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|Title:||Medicinal Chemistry Updates on Bacterial Efflux Pump Modulators|
|Publisher:||Bentham Science Publishers|
|Abstract:||Antibiotic resistance is one of the most pressing health issues of our days. It can arise due to a multiplicity of factors, such as target modification, decrease in the drug uptake, changes in the metabolic pathways and activation of efflux pumps. The overexpression of efflux pumps is responsible for the extrusion of drugs, making antibiotic therapy fail, as the quantity of intracellular antibiotic is not enough to provide the desired therapeutic effect. Efflux pumps can be included in five families according to their composition, nature of substrates, energy source, and number of transmembrane spanning regions. The ABC superfamily is mainly found in Gram-positive bacteria, use ATP as an energy source, and only a limited number of ABC pumps confer multidrug resistance (MDR). On the other hand, the MFS family, most present in Gram-positive bacteria, and the RND family, characteristic of Gram-negative bacteria, are most associated with antibiotic resistance. A wide variety of inhibitors have been disclosed for both families, from either natural or synthetic sources, or even drugs that are currently in therapy for other diseases. The other two families are the SMR, which are the smallest drug efflux proteins known, and the MATE family, whose pumps can also resort to the sodium gradient as an energy source. In this review, it is intended to present a comprehensive review of the classes of efflux pump inhibitors from the various sources, highlighting their structure-activity relationships, which can be useful for medicinal chemists in the pursuit of novel efflux pump inhibitors. Copyright© Bentham Science Publishers; For any queries, please email at firstname.lastname@example.org.|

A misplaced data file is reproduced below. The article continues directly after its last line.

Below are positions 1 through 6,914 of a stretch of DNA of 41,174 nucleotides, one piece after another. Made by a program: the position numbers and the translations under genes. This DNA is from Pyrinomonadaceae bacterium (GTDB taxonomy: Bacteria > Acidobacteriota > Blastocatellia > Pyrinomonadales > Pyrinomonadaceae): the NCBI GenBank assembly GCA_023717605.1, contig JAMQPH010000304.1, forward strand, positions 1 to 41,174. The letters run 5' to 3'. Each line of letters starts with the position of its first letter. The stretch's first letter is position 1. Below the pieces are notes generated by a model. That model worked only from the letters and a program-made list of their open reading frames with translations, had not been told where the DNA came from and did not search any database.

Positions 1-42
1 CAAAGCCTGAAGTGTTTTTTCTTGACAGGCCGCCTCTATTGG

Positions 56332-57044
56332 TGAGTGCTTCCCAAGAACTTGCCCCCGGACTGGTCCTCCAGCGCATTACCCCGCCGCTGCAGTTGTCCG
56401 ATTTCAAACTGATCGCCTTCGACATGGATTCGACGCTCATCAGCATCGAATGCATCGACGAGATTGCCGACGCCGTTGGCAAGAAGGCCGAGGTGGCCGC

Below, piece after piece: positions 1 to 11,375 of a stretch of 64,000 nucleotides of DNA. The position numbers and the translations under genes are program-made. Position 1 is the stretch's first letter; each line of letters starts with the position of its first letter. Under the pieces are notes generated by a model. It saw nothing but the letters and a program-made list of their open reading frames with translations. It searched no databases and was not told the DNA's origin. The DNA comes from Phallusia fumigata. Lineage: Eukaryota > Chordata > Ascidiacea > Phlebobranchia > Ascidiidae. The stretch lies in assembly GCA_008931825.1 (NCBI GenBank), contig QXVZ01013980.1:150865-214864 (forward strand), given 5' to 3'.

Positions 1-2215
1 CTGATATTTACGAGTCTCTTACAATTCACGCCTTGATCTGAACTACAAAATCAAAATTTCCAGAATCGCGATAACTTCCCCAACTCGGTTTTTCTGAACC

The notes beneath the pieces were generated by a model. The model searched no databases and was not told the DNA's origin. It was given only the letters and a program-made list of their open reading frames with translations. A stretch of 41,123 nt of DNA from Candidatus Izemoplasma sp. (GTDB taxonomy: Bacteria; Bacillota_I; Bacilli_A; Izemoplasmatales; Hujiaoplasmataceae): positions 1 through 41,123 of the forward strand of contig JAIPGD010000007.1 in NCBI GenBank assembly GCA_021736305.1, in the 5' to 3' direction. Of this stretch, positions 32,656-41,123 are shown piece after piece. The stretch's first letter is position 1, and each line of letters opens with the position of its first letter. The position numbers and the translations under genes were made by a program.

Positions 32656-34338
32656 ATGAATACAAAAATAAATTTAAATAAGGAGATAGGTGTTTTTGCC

|Source:||Current medicinal chemistry, vol. 25(42), p. 6030-6069|
|Document Type:||Artigo em Revista Científica Internacional|
|Appears in Collections:||CIIMAR - Artigo em Revista Científica Internacional|
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